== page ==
Unexpected

To my beloved husband with great love and affection on our eighteenth anniversary: you continue to surprise me, all of these years after your initial unexpected appearance as the love of my life!

Digital illustration from a photo: The Base of the WallSnowing Amethysts

At evening, summertime holds breathless sway

When even crickets wait before they’ll sing,

And birds to roost go silent; everything

Takes pause because the lengthy heat of day

Has drawn a shawl of stillness down to lawn

And flowerbed and hedges, ’til a breath—

So shallow it could scarcely ward off death—

Is difficult to breathe ’til the break’s gone,

Until the night resumes its stealthy crawl,

Exhaling with a stirring wind that flies

Up, stirring blossoms upward to the skies,

Their petals dropping, ash-like, down the wall,

Crape-myrtle petals drifting down below

In waves of amethyst, a summer snow.Digital illustration from a photo: Amethyst Snow

What’s Wrong with this Picture?

photoThe answer, if you haven’t already guessed it, is Nothing at All.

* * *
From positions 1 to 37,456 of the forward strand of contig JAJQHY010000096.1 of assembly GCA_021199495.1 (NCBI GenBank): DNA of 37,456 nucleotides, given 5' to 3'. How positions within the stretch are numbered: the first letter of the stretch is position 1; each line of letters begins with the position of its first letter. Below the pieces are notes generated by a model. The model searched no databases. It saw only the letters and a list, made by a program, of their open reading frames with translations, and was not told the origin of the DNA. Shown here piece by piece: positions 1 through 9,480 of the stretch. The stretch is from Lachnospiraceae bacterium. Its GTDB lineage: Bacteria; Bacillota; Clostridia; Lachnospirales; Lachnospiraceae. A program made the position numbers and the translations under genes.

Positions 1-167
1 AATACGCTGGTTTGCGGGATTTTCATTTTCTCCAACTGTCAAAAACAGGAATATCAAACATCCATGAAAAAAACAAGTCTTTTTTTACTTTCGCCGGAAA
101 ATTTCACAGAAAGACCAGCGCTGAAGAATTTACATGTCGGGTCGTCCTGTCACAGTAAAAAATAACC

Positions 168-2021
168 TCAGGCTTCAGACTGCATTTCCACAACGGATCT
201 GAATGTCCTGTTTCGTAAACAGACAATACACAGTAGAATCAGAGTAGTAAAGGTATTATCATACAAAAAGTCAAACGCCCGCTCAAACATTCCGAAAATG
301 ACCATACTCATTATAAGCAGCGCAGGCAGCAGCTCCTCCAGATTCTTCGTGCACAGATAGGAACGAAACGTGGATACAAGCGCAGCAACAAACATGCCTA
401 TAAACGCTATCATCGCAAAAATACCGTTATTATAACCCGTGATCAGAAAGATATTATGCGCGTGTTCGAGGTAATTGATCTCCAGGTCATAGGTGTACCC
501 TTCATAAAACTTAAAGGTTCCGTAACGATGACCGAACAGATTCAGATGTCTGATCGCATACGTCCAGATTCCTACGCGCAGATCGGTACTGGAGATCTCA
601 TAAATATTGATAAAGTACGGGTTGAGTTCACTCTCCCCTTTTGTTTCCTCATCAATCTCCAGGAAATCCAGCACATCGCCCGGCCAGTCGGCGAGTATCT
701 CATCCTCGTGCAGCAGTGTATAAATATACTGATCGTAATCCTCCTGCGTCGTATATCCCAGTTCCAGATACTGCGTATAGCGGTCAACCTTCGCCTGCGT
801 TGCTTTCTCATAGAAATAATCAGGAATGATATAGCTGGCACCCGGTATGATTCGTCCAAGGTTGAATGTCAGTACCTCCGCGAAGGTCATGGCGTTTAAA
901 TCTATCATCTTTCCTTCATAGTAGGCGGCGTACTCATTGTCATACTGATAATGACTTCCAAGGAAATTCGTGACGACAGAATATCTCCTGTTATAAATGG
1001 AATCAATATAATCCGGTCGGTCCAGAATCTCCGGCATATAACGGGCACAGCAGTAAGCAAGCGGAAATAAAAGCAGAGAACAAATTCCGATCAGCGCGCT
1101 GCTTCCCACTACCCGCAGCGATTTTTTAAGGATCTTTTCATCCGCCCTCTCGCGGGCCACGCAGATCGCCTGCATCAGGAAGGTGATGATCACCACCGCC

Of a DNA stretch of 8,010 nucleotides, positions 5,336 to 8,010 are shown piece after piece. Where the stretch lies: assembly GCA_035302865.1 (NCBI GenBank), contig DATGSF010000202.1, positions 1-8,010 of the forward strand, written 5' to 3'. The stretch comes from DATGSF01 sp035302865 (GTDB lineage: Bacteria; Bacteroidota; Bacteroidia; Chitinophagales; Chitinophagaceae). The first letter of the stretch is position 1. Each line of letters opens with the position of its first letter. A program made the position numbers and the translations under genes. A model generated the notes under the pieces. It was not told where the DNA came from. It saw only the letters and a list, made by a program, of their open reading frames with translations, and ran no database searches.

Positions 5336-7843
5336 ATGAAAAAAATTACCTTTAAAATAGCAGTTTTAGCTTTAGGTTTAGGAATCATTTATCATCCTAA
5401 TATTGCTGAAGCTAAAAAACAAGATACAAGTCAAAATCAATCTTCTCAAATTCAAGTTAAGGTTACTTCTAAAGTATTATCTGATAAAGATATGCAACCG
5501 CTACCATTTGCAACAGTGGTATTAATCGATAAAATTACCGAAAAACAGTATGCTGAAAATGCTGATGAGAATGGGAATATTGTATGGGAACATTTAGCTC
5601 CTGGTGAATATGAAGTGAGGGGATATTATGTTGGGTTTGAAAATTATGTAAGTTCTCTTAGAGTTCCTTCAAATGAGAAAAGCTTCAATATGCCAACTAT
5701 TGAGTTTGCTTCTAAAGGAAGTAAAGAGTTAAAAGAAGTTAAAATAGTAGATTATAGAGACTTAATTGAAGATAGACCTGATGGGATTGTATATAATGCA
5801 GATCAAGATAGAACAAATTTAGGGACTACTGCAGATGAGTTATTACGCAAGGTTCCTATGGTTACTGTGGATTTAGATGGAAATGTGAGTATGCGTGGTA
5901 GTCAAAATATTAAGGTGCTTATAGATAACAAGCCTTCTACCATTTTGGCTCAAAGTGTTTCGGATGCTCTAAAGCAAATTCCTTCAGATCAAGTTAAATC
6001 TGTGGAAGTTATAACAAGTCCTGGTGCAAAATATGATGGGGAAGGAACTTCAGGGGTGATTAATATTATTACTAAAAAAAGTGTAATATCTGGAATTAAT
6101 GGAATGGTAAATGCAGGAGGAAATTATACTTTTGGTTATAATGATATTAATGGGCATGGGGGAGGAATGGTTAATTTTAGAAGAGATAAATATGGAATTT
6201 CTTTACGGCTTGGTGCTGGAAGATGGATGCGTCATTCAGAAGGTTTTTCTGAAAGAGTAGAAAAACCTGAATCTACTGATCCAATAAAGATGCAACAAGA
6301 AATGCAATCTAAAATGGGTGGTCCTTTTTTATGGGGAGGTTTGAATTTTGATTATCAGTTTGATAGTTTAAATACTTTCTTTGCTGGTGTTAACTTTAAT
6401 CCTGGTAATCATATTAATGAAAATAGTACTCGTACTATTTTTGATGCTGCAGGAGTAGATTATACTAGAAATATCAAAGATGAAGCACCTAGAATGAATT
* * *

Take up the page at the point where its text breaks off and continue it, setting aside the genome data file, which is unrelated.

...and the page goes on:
Except, that is the problem.

I saw pictures in this week’s newspapers of international leaders meeting in the Tuileries to discuss whether it would be a good idea to attack Syria in response to the country’s use of chemical weapons on its own citizens. The Tuileries, if you don’t already know it, are exquisite, bucolic, gorgeous, peaceful gardens in the City of Light, Paris. A park full of such prettiness and solace as you’d find in any fortunate, war-free spot in the privileged world. Where it wouldn’t seem out of place to have a gathering of polite, well dressed, well-fed people speaking in confident tones of insight and wisdom and deciding what would likely appear to be, if you were out of earshot, where to go for dinner and a nice glass of wine after the opera.photoExcept that this opera happens to be a particularly brutal one, from the chillingly despotic callousness of a leader and his henchmen willing to murder their own countrymen en masse to the remote offices, boardrooms, streets and parks where a multitude of other leaders and citizens of other countries debate whether to kill some more humans in order to redirect the battle. What’s wrong with this picture, from my view, is the frightening sense that unless all of those who think it their business to intervene in such a disastrous situation are willing and able to have these theoretical discussions in, say what was a pretty, bucolic park in Syria and now exists instead in the heart of its darkest hours and gravest danger, they will never likely have a realistic sense of the probable consequences, good or bad, of any choice for the people ‘on the ground’, their fellow humans, and of course, ultimately for themselves.